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Haslam Evicts Mansfield: Will Football Look The Other Way?

What to make, then, of Keith Van Hooghaslam, the Scumbag Millionaire landlord of Mansfield, and his most recent round of pantomime villainy? Anybody turning up at Mansfield Town’s Field Mill ground this morning will have been met by a stark message pinned to the entrance. Haslam has evicted the club from the ground that he owns for non-payment of rent, an irony that is almost unbelievable when we consider the manner in which Haslam came to own it in the first place. Haslam’s tenure at Field Mill was characterised by a tendency for him to look after number one. Mansfield Town’s accounts to June of 2003, published in September of that year, confirmed that a loan of £239,297 made by the club to Haslam, had been written off. The following year, the club’s accounts confirmed that the club had loaned him a further £90,000, in apparent breach of an agreement reached between Haslam and TEAM Mansfield, a supporters group that had bought shares in the club. In total, over £1m found its way out of Mansfield – £585,142 in “interest-free loans”, along with £583,449 to his holding company, Stags Limited, to buy land for an academy which wasn’t built and, in addition to this, he was also paying himself a salary of £60,000 per year. Keith Haslam, we should remind ourselves, bought Mansfield Town for £1 in 1993. This,...

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Few Tears For John Batchelor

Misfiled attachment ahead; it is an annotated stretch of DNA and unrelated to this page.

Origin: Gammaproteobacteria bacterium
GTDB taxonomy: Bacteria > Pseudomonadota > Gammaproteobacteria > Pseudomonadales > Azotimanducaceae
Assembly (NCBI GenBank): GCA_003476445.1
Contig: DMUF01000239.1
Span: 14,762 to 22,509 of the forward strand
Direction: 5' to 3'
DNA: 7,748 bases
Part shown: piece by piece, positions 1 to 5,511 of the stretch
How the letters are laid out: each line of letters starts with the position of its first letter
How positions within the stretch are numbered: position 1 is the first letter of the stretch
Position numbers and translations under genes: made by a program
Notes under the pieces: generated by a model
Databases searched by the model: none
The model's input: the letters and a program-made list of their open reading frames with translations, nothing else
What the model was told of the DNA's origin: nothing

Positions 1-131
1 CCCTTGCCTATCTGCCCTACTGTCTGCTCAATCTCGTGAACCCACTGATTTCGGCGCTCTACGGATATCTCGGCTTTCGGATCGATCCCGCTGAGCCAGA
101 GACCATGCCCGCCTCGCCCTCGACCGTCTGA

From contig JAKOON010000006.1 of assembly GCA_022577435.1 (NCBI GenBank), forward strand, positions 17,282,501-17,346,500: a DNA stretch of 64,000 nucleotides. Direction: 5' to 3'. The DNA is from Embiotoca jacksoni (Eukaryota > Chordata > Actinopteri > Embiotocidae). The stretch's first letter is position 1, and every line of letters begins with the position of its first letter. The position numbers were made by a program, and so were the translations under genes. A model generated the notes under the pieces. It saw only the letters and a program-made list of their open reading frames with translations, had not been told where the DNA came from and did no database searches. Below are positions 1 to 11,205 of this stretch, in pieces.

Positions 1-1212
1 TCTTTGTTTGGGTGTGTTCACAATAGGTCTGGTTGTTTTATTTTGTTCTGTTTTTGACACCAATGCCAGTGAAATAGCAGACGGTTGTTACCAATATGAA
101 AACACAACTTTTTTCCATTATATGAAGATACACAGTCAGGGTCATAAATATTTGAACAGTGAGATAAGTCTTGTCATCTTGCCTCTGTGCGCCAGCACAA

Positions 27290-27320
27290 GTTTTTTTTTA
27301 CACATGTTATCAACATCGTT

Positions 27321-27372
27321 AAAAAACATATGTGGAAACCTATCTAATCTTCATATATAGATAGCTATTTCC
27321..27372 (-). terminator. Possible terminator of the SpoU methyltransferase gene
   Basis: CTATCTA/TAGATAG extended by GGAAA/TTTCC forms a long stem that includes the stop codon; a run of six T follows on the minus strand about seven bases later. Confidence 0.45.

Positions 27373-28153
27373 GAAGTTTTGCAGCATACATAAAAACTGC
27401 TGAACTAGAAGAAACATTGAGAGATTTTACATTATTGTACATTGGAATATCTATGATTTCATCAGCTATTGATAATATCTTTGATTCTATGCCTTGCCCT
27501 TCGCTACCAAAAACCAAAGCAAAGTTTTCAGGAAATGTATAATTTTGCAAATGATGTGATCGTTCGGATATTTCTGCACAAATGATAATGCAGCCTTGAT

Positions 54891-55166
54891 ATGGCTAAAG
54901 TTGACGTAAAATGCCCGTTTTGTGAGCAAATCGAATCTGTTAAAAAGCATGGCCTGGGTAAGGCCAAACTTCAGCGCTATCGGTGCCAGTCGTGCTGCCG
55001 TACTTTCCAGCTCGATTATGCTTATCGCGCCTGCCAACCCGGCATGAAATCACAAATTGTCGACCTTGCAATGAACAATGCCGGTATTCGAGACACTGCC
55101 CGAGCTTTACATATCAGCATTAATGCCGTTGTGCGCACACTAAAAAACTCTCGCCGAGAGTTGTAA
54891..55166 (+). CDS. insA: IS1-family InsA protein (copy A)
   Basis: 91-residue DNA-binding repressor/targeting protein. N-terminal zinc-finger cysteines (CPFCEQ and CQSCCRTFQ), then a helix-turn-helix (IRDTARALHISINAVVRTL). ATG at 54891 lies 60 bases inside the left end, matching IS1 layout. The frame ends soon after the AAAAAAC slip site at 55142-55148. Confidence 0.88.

The former York City owner John Batchelor died at the relatively youthful age of fifty-one in a Stockport hospital on the eleventh of April. The news of his death has been greeted with a mixture of shock and surprise by many that were aware of him. It would, however, be fair to say that his death hasn’t been greeted with much sadness by those that came into contact with him in football, at least. Batchelor, who seemed to revel in role within lower league football so extreme that by the end he could almost be described as a pantomime villain, never seemed to give a damn about those that he screwed whilst he was alive. Perhaps the lack of sadness at his parting is what he would have wanted. His arrival at York in 2002 was all about creating a fuss and creating headlines. Having had a moderate career in touring car racing, he was unknown within football but promised great things for the club. He redesigned the club’s kit to incorporate a chequered flag and changed its name to “York City Soccer Club” as a rebranding exercise. For the duration of his involvement at Bootham Crescent, however, he was running it into the ground. Persimmon Homes, who had agreed to purchase the club’s ground, had paid him £400,000 in sponsorship money for the sports club that he was...